Joan of Arc

Consider that which has made her most famous, iconic as an historic figure:  the cross-dressing.  This was a clear violation of her expected gender role, and may have been described by some as “sodomy” – which was closely related to heresy.  I have recently seen a claim (sadly, I have no link) that the real reason for her trial and execution was this cross-dressing.  If so, she is the first Christian martyr we know of who was executed not just executed and was gay, but executed because of her gender expression. However, there is of course a happy ending: she was later rehabilitated, and canonized. Now consider the obvious moral for us as GLBT Christians today.

Joan had a “vision”, an apparition of Mary. There are also other kinds of vision, some more mundane, more political, of the Martin Luther King “I have a dream”.  In this sense, many of us too have a vision, a dream, of proper inclusion and acceptance in the Christian churches, where we belong with everybody else, on the strength of the promises of Christ.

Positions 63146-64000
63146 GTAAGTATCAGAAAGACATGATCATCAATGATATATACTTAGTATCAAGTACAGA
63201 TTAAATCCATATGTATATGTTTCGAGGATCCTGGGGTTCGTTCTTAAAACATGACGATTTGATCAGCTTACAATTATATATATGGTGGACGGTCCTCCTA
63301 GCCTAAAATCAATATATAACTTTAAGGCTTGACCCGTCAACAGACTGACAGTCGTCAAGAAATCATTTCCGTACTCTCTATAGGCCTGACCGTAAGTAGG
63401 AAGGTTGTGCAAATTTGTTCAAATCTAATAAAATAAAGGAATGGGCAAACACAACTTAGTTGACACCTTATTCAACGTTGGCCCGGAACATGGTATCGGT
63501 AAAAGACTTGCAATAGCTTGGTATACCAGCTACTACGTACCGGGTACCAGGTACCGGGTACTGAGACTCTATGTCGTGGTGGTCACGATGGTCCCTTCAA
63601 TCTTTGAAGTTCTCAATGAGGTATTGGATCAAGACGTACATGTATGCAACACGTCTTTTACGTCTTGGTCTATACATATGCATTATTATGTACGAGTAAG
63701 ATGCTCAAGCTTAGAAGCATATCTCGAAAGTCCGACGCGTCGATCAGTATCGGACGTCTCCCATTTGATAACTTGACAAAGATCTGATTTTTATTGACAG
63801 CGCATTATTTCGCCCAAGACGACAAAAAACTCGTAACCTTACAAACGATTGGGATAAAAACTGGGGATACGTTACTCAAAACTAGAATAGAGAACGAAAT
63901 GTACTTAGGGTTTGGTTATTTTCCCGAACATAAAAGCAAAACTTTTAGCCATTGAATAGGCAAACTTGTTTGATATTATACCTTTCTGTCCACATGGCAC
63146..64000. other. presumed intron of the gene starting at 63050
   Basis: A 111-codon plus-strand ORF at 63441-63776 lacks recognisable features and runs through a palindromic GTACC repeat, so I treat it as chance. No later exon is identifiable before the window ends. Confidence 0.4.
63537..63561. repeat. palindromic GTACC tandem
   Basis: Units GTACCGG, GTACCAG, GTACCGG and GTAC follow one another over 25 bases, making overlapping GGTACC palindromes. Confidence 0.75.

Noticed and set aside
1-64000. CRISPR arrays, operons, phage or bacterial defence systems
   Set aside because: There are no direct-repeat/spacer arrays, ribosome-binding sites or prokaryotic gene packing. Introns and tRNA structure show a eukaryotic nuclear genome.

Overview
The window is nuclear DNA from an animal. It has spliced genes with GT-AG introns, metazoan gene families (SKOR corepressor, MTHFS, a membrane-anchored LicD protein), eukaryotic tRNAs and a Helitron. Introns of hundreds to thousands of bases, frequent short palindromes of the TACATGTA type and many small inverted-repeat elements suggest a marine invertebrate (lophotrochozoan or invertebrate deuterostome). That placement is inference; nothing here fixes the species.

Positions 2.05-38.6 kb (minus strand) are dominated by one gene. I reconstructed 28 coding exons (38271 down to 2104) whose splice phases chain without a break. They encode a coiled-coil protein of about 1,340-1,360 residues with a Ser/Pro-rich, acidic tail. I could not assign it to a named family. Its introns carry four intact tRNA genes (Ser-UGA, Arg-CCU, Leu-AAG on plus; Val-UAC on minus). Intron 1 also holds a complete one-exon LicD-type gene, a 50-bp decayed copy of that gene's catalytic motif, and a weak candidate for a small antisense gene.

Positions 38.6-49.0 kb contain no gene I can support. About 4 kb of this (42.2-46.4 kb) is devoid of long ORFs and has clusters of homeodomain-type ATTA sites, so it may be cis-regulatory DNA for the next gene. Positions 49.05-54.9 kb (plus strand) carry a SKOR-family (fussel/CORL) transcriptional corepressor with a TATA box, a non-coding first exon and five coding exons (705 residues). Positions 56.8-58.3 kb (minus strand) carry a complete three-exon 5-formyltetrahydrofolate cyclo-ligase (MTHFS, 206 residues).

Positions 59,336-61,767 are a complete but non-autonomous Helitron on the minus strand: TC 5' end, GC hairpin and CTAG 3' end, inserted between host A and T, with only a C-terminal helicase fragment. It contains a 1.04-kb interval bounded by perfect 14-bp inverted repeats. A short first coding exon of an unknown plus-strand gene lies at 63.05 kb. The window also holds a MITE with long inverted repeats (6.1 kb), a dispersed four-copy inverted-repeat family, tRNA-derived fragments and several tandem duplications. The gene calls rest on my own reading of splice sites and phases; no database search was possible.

Joan was persecuted by the church authorities, condemned and executed.  We are not (directly) executed by the church today, but we are certainly condemned and persecuted, labelled as “fundamentally disordered”, and told that if we simply live truthfully in our god-given sexuality,we are committing “grave sin”.  Worse, by the clear failure to take a strong stand against civil laws and proscriptions, as for example the failure to sign the UN resolution on the decriminalisation of homosexuality early this year, the Church is indirectly giving support to some forces that do actively seek our death.